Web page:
Based on what I read (and some assumptions), I am going to try and comment on what the problem could be and potential solutions. I am greatly interested in criticisms of the analysis and possibly different ways of looking at the problem and possible solutions to it.
[A] Assumption: Twitter stores tweets for its users in an Inbox for every user. So, every time someone I am following makes a tweet, it is copied into my Inbox. This means that if 1M people follow me, my tweet is copied to the Inbox of 1M people. Let's call this value the fanout of the tweet.
Every time twitter needs to copy a tweet I make to the Inboxes of my followers, it needs to fetch a list of people that are following me. It does this by querying the database and fetching the list of people that have me as one of the people they are following. MySql (and other databases) do not allow you to perform efficient offset based queries, and you need to either:
- Use cursors (which tie up server resources for the duration of the complete request) or
- Perform a complete scan of all records till the requested record offset
This is fairly wasteful of resources, whichever way you look at it, when in fact better solutions exist as mentioned in the post above.
[B] Assumption: When you perform an API request to Twitter to fetch the list of followers for a particular user, I am guessing that Twitter looks up a cache to locate the list and if it is unable to find it in the cache, it goes and looks up the DB for the list of these followers.
The reason that the API returns only the list of follower IDs (instead of complete user information) is so that they can avoid Point Queries which are notoriously inefficient. Of course, network bandwidth could be another reason.
[C] Now that we have established the parameters and behaviour of the system with which we are dealing, we can try and think of a solution.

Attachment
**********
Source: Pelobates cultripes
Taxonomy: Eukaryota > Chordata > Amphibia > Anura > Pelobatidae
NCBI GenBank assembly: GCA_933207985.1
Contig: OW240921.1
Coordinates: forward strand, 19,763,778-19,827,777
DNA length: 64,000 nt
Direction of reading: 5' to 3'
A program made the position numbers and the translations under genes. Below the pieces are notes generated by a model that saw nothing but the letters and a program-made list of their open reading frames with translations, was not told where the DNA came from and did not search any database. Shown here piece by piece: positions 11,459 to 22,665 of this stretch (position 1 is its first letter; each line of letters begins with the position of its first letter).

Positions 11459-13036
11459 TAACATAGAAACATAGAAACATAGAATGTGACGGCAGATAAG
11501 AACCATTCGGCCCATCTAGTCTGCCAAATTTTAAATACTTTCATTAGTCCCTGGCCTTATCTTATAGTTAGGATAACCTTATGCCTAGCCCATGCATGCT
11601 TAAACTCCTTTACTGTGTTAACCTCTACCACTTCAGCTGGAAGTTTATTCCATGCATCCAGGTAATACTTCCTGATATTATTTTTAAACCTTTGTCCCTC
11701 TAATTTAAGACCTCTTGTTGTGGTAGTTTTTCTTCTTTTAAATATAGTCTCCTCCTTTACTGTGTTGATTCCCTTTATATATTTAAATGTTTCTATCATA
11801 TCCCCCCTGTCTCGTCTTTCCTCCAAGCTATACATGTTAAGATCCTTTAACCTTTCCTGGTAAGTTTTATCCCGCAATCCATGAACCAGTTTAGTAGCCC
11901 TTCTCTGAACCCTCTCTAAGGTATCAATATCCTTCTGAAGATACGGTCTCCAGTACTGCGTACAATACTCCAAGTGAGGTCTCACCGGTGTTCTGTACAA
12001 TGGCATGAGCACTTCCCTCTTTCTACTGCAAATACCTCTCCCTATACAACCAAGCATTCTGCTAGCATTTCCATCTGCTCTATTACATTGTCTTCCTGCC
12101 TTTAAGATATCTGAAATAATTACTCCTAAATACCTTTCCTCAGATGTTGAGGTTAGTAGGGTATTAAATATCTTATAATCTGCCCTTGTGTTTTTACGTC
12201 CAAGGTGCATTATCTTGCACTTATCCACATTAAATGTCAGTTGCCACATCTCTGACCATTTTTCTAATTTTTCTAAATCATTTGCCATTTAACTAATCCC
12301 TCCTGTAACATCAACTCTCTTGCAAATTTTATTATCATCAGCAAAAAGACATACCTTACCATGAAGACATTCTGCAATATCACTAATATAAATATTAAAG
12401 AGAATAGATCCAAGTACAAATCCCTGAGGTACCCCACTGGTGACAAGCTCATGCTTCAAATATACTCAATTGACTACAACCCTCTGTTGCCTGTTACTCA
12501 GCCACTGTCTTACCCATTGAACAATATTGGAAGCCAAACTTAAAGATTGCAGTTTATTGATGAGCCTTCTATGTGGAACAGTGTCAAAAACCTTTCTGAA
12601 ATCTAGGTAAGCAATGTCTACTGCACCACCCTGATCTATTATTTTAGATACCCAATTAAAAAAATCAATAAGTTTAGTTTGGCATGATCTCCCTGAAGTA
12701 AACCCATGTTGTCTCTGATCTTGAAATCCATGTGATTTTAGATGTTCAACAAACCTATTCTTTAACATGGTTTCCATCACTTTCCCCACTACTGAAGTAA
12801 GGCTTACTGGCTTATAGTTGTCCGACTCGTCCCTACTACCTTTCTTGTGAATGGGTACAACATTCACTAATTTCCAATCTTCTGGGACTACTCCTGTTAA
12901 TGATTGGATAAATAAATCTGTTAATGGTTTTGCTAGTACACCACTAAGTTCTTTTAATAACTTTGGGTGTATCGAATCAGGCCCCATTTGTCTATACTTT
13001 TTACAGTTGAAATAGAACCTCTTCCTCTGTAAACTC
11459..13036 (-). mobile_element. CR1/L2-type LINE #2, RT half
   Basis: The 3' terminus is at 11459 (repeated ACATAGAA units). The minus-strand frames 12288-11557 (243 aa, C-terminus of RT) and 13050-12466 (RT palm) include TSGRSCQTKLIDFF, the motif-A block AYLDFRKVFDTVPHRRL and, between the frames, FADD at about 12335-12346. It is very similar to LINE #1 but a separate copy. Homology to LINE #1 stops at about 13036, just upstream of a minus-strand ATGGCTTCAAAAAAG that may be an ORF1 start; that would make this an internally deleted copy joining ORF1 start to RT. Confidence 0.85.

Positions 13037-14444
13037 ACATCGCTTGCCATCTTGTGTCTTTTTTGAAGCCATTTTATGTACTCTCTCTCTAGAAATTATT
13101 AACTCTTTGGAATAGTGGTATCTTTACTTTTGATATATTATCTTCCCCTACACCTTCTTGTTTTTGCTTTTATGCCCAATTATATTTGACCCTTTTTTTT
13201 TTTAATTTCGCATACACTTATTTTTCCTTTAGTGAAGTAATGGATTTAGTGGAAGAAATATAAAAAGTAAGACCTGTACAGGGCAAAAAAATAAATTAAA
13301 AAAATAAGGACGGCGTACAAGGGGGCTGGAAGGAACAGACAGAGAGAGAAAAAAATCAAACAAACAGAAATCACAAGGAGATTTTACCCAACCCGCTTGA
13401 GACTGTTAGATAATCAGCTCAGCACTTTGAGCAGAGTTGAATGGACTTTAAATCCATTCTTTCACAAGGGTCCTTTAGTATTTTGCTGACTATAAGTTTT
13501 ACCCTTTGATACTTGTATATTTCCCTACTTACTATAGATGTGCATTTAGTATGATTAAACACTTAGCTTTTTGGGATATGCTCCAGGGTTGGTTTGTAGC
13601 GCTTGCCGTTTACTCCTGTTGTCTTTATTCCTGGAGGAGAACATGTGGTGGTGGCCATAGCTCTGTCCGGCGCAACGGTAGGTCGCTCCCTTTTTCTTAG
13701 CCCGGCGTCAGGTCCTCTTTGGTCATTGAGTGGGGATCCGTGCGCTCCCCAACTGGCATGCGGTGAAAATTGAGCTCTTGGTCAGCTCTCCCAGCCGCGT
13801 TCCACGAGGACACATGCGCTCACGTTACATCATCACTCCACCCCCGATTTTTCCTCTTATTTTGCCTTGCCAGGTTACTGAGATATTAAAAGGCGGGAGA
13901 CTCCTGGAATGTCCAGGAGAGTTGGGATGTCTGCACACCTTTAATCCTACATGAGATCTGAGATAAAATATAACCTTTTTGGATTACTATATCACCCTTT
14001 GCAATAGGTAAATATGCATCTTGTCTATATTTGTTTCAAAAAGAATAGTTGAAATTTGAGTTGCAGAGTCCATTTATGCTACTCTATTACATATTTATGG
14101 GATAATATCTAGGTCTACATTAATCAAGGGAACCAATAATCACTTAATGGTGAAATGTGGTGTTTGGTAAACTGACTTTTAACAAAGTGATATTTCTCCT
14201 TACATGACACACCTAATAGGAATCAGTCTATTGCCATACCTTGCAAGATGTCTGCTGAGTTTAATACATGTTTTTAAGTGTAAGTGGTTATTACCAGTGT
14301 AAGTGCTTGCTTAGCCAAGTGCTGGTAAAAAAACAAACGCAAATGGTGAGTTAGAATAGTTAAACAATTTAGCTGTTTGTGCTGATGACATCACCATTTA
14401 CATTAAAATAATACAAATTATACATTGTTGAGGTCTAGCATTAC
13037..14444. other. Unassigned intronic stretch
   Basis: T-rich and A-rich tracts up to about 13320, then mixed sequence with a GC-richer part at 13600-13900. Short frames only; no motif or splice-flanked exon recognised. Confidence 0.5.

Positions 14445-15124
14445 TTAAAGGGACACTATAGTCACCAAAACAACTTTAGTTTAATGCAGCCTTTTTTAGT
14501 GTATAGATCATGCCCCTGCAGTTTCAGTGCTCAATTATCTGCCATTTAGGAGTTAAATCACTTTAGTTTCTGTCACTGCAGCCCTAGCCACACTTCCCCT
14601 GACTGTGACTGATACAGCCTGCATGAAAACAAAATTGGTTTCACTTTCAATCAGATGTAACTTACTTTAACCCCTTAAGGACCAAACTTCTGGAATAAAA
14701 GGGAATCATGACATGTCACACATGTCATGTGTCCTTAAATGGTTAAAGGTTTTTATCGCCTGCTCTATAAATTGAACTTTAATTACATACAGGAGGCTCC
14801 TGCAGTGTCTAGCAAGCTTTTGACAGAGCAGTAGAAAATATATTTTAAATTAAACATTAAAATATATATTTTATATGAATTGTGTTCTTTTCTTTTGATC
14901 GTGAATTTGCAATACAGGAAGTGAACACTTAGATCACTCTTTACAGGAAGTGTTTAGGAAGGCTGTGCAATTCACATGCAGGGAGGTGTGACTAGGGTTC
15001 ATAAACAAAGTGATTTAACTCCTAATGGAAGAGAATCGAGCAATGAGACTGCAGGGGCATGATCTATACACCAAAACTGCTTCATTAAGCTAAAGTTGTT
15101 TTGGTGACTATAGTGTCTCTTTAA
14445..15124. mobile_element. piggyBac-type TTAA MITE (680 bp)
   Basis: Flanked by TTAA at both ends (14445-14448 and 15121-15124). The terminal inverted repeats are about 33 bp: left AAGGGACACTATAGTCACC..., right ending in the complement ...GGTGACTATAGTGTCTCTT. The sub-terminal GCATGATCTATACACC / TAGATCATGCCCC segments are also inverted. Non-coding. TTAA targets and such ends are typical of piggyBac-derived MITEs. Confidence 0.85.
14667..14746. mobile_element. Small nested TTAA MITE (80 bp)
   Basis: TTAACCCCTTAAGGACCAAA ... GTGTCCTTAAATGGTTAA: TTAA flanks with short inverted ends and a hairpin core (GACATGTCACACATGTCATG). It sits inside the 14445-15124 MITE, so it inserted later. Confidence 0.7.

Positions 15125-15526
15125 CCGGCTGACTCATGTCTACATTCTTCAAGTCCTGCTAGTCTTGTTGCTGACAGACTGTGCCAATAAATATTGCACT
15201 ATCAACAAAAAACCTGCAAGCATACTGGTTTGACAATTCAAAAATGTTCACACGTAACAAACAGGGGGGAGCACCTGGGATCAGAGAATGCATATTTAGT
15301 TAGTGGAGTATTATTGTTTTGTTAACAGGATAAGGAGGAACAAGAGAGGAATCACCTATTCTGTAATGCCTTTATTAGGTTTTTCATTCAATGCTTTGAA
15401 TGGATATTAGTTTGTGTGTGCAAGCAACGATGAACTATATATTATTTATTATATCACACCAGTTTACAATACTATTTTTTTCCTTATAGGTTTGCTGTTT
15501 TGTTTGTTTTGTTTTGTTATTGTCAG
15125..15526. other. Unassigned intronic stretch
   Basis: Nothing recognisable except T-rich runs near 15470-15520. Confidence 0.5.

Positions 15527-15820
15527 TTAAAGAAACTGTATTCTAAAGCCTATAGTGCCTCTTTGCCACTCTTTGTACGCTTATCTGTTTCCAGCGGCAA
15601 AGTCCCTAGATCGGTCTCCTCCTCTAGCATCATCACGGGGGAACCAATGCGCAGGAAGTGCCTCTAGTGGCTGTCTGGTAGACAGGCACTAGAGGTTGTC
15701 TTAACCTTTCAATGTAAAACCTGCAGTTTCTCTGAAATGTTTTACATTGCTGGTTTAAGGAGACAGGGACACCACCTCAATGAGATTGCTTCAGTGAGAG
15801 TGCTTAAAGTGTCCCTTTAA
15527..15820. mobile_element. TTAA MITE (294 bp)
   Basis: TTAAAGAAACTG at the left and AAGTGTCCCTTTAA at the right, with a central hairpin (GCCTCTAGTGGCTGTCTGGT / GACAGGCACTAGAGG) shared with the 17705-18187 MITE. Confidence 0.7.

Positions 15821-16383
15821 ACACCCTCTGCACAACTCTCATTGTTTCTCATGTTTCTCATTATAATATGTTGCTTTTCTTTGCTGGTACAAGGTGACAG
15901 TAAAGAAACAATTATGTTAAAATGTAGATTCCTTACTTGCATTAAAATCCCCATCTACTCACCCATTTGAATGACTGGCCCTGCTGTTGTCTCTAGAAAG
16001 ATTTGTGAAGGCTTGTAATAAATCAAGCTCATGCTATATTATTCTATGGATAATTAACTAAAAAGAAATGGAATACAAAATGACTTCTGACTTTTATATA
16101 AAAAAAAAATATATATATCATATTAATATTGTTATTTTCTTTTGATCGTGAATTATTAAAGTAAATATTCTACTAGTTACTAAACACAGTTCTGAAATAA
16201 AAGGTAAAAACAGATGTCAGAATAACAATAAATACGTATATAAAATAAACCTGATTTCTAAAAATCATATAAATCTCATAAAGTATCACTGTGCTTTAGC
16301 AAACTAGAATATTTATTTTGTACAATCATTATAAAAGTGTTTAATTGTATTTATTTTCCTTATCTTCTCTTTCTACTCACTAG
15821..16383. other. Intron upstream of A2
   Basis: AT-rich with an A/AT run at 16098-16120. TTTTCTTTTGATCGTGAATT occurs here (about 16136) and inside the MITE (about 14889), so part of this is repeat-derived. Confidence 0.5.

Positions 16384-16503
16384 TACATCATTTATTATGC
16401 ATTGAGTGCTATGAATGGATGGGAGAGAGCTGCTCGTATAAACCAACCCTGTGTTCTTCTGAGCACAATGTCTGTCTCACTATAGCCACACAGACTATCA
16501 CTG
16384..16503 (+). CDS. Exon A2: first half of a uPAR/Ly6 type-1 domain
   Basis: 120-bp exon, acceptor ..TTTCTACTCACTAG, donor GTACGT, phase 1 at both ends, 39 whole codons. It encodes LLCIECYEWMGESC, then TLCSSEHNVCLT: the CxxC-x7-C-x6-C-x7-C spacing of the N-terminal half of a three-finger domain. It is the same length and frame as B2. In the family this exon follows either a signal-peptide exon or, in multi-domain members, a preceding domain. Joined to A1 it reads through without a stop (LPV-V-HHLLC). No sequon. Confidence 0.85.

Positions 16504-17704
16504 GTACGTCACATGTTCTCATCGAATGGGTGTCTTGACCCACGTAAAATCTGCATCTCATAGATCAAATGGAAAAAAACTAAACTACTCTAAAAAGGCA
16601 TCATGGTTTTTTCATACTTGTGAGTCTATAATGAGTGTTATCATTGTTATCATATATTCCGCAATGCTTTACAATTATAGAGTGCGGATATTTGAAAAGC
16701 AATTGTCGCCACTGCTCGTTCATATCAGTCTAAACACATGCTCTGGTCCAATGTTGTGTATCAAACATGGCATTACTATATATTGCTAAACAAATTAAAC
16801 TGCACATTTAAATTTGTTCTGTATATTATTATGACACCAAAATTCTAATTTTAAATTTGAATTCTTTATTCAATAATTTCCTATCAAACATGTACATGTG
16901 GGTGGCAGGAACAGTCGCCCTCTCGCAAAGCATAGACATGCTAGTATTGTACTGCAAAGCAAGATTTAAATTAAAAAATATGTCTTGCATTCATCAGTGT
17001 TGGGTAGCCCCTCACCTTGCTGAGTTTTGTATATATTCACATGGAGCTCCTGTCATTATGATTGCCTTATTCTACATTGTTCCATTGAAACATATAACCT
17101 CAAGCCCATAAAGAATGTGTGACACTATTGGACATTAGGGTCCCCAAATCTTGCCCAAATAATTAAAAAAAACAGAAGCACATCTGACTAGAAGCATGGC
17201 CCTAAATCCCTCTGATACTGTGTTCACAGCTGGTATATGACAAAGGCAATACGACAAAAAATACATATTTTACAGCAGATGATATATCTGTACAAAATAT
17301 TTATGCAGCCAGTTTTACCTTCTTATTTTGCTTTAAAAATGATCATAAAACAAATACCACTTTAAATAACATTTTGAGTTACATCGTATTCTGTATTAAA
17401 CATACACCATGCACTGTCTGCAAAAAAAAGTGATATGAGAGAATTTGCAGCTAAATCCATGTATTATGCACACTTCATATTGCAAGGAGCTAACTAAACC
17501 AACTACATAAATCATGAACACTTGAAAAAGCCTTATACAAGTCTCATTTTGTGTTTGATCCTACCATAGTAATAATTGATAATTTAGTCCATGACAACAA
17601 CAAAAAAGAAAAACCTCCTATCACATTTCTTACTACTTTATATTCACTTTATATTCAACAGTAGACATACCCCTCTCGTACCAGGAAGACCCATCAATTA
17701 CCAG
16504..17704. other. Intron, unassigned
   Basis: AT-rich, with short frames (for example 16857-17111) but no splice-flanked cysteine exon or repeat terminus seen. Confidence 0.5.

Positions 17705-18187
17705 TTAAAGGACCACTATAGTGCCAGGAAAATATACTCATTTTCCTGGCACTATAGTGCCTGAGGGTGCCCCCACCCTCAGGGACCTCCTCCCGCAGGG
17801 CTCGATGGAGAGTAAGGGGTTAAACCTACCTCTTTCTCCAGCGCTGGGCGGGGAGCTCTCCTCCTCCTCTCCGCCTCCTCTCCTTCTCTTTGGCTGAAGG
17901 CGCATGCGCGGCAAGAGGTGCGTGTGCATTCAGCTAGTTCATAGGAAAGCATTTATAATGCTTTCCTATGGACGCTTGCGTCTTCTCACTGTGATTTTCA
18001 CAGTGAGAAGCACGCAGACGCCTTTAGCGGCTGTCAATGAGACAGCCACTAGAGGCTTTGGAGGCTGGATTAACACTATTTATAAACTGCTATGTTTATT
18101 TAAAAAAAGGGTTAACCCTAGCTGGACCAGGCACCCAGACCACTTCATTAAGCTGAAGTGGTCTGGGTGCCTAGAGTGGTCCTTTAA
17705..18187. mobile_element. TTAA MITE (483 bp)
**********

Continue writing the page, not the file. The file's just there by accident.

- Ensure that the list of followers we want to query are already in the cache so that we don't query the DB for the list. This can be done by making a web-request to the API without your credentials and then making the same request again with your credentials so that you aren't charged for the request that loads data into the cache. This will not always work, and Twitter might ban your IP.
- Binary search over the size of the result set that twitter can reliably return for a user. Start with 1 follower, and ramp up to 2, 4, 8, 16, etc... (double) on every request till twitter times out. Subsequently, perform a binary search between the size that failed (say 128) and the size the succeeded (say 256). You are guaranteed to have fetched 36 follower IDs/request before you hit the request that timed out. Suppose the upper limit was 128, you will not get anything in the subsequent 8 requests, which means you still got an average of 17 follower IDs/request. Store this number, and use this number to start the next time you perform requests for this user.
- Randomized solution: If you get 2 successive failures [timeouts] for a user, give up and try another user. With high probability, you will be able to query the followers of O(log n) users if you try to query O(c log n) distinct random users. This is because the probability of failure shrinks rapidly as you get consecutive failures for distinct users.
Do let me know if you spot something wrong or have other solutions.